Firm ‘greens’ new space

August 28, 2008
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Going “green” has been a hot topic for the past couple of years and plenty of Indiana firms are getting in on the act. Firms are seeing more of a focus on environmental and green legal issues, and Ice Miller even started a green practice group earlier this year.

On top of that, many Indiana firms are doing their part to reduce waste and conserve energy by donating old office furniture and books and implementing recycling programs in the office.

Indianapolis-based Bose McKinney & Evans made a point to be as green as possible when they decided to relocate a couple blocks away to a bigger office. Even though the firm will have more square footage, it wants to reduce its environmental footprint as much as possible.

Instead of pitching all their old office furniture and buying new desks, chairs, filing cabinets, etc., the firm is reusing what it can and donating the rest. If the firm has to buy new furniture, the firm is trying to buy as much as they can that is made in Indiana in order to reduce shipping distances, chief marketing officer Jennifer Walker said. The firm also tried to use natural, recycled, and local materials for flooring and wall coverings when possible, featuring Indiana limestone on its reception desk and compressed bamboo flooring in the new conference center.

The firm worked with the contractor preparing their new office space to make sure they reused as much materials as possible, installed Energy Star equipment, auto-shut off faucets in the restrooms, and included more side lights and transoms to bring natural light into the offices.

Kudos to Bose McKinney and all of the other firms for trying to do what they can to conserve energy, recycle, and lessen their firms’ impact on the environment. Yes, “going green” is definitely trendy right now, but it’s a good trend to be a part of and one that will hopefully stick around.
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  1. Your article is a good intro the recent amendments to Fed.R.Civ.P. For a much longer - though not necessarily better -- summary, counsel might want to read THE CHIEF UMPIRE IS CHANGING THE STRIKE ZONE, which I co-authored and which was just published in the January issue of THE VERDICT (the monthly publication of the Indiana Trial Lawyers Association).

  2. Thank you, John Smith, for pointing out a needed correction. The article has been revised.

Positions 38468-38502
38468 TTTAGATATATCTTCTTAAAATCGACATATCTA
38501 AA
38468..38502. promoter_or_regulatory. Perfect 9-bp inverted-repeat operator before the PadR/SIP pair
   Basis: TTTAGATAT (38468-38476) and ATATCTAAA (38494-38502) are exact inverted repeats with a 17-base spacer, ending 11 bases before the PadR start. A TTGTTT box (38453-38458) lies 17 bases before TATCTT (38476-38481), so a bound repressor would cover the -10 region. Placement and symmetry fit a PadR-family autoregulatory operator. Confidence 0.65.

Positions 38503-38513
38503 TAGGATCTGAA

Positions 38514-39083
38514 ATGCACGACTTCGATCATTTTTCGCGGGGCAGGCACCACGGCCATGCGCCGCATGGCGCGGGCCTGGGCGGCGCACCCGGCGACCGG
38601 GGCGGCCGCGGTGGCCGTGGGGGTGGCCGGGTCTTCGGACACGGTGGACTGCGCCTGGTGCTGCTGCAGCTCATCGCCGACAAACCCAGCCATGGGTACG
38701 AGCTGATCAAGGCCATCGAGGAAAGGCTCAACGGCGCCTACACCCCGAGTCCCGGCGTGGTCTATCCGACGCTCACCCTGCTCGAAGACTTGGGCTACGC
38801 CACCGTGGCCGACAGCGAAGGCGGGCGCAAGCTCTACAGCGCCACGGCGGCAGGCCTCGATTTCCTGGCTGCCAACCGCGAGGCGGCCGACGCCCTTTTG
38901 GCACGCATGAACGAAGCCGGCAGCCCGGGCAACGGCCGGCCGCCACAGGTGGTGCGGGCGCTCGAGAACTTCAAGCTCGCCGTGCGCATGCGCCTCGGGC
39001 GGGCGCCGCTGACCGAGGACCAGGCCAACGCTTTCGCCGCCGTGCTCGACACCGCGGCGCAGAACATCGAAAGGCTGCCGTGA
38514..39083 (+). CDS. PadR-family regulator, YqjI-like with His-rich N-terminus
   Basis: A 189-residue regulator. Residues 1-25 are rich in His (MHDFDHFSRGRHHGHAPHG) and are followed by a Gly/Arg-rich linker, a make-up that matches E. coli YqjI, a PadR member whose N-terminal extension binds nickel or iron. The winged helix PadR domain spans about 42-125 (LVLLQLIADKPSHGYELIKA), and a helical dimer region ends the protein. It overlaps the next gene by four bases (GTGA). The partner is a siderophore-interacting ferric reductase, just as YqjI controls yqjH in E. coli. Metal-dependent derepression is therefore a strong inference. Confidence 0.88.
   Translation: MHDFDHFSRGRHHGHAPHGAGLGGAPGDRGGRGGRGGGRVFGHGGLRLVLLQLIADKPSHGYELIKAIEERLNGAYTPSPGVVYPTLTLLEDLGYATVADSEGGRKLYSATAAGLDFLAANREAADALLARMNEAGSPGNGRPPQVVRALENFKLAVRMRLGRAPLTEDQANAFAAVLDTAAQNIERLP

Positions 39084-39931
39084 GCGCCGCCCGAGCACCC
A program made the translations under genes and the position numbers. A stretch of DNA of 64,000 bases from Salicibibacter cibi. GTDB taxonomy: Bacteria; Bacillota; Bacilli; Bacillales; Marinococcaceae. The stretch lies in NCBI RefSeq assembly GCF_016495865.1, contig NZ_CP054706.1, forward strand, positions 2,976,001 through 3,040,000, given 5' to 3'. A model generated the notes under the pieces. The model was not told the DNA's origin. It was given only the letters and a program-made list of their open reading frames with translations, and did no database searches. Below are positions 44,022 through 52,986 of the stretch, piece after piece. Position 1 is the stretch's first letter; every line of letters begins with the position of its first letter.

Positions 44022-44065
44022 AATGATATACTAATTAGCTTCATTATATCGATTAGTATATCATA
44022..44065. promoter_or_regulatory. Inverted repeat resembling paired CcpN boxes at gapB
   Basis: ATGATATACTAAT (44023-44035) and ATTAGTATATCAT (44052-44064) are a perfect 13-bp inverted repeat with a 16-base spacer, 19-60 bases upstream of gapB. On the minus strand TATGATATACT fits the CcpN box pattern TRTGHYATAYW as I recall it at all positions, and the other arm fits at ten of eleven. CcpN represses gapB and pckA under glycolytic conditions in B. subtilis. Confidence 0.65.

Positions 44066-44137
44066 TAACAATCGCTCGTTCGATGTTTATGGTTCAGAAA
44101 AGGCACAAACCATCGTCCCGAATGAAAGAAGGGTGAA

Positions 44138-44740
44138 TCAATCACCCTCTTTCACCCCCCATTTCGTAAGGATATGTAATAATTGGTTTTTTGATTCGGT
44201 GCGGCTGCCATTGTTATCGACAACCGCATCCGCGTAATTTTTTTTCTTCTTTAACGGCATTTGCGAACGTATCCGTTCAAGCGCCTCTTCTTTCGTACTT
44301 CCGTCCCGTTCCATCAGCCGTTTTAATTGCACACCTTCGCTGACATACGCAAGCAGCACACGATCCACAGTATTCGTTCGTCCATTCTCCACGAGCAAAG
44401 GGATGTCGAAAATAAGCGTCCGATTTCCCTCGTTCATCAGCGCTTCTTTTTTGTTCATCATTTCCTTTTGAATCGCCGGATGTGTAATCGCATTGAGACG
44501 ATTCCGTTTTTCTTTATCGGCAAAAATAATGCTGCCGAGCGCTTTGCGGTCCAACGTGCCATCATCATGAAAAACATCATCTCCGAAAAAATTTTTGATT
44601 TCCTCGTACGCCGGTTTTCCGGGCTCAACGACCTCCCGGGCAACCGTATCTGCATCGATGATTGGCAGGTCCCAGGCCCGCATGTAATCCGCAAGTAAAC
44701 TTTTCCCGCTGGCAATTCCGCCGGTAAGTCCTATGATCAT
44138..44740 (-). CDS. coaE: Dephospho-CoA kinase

3. The "National institute for Justice" is an agency for the Dept of Justice. That is not the law firm you are talking about in this article. The "institute for justice" is a public interest law firm. http://ij.org/ thanks for interesting article however

  4. I would like to try to find a lawyer as soon possible I've had my money stolen off of my bank card driver pressed charges and I try to get the information they need it and a Social Security board is just give me a hold up a run around for no reason and now it think it might be too late cuz its been over a year I believe and I can't get the right information they need because they keep giving me the runaroundwhat should I do about that

  5. It is wonderful that Indiana DOC is making some truly admirable and positive changes. People with serious mental illness, intellectual disability or developmental disability will benefit from these changes. It will be much better if people can get some help and resources that promote their health and growth than if they suffer alone. If people experience positive growth or healing of their health issues, they may be less likely to do the things that caused them to come to prison in the first place. This will be of benefit for everyone. I am also so happy that Indiana DOC added correctional personnel and mental health staffing. These are tough issues to work with. There should be adequate staffing in prisons so correctional officers and other staff are able to do the kind of work they really want to do-helping people grow and change-rather than just trying to manage chaos. Correctional officers and other staff deserve this. It would be great to see increased mental health services and services for people with intellectual or developmental disabilities in the community so that fewer people will have to receive help and support in prisons. Community services would like be less expensive, inherently less demeaning and just a whole lot better for everyone.

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